Maggie Bishop is Air Service Development Manager at Indianapolis Airport Authority.
How has business been at Indy since you hosted Routes Americas?
Things are really good at the moment. We have struggled like everyone else during the pandemic, but we decided that we’re not going to just sit around and wait for people to visit—we're going to be proactive and try to get some of these conferences to come to our city, some that we may not even ever have competed for before.
So Visit Indy spent $7 million on health safety upgrades and in 2021 we had 258 events and 1.1 million people coming to the events, which is the most in the United States. And because of that we had the top downtown occupancy in the United States. That’s not a record we’re used to holding and we beat some big cities, and we've seen that reflected in passenger demand.
Plus hosting Routes Americas 2020 has been really important to our air service strategy in a pandemic and almost post-pandemic world. Although the conference was just before the pandemic, it provided us with an invaluable opportunity to leave a great “last impression” of Indy before the world shut down.
Have you proactively communicated this demand with your airline partners?
Yes, and in fact sometimes they've even responded with one-off flights. When we just hosted the college football playoff championship, Delta added three flights to the market that we didn't have: services to Birmingham Alabama, Huntsville Alabama and Savannah, Georgia.
With airlines continuing to be more agile in network planning, is that a worry for this new traffic?
That’s a great opportunity for a market like Indianapolis which is very competitive and hosts events where we know we'll have the support of the airline. Because of our relationship we can say, "Hey, the NBA All Star game is happening in 2024, let's make sure that your flights align with the demand and even beyond that."
In 2021 we added two new airlines and 22 new flights, the bulk of them being leisure, so we want to continue to look for more leisure flights with that demand. But as business traffic comes back, it's really important to us to make sure that markets like San Francisco, San Diego, international markets into Canada and Europe, that we've got coverage and nonstop connectivity.
What are those key network targets?
Before the pandemic we had nonstop service on Delta to Paris, so we are hopeful that the recurring traffic that was generated through that flight will come back. And we know that most of the companies that generated that traffic will go back to traveling to Europe, so it's just a matter of when and at what capacity and who is willing to take on that risk in a post-pandemic world. Is it Delta again, or is it somebody else? We're willing to work with anybody that's willing to operate into a major business market.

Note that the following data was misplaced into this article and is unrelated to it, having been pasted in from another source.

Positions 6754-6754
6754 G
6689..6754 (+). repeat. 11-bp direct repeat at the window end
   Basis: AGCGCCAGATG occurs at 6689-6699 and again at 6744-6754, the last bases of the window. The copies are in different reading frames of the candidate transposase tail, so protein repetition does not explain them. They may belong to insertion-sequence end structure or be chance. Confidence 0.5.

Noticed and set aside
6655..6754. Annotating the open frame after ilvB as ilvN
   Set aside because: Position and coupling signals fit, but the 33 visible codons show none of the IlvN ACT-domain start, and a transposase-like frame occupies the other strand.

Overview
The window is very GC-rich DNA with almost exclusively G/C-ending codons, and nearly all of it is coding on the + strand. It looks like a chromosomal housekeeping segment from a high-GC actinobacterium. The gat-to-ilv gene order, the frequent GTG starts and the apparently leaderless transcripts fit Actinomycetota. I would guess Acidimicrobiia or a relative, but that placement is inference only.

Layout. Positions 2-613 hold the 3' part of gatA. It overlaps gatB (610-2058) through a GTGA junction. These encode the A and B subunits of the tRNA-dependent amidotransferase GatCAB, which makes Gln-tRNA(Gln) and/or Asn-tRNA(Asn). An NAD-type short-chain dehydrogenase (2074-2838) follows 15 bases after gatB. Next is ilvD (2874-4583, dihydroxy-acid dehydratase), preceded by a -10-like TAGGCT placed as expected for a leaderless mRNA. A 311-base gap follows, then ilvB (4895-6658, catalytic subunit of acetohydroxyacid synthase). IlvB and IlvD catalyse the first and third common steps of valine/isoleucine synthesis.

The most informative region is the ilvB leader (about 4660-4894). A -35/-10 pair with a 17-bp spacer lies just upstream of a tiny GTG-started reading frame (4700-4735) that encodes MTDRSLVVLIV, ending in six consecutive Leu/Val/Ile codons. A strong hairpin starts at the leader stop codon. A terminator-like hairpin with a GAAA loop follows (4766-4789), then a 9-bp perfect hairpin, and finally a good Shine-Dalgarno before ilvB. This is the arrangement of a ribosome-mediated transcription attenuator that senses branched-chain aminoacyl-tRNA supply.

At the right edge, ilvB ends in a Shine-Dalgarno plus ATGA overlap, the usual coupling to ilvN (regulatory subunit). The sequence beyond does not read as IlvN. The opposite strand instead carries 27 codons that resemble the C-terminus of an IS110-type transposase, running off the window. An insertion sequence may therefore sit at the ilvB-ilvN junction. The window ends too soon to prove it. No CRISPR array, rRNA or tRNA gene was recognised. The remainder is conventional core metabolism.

Like any US market our top European market is London. Then it’s Frankfurt, Paris, Amsterdam—beautiful markets that you can get to the rest of the world via. We also know that a lot of people drive to Chicago to fly to European places. It's about 200 miles away, a three-hour drive, so about 30% of our traffic internationally drives up to Chicago. When we had service to Paris that transfer of people from the Indy Metro area into Chicago via car went down significantly, so I see this as an upside for an airline willing to take on a transatlantic route out of Indianapolis
What are the next goals for Indy?
In the short term it’s to make sure that all of these conferences and conventions that we now have relationships with that we didn't pre-pandemic are happy in Indy. From a general tourism standpoint let's watch what business traffic is going to do and be able to respond with west coast and international flights.
I think the sky's the limit for a place like Indianapolis. It's a competitive market with a very strong business economy. Plus, while we were still 16% down in December 2021 versus the same month of 2019, this past year was our biggest cargo year on record, so we can’t talk about the future of Indianapolis without talking about FedEx.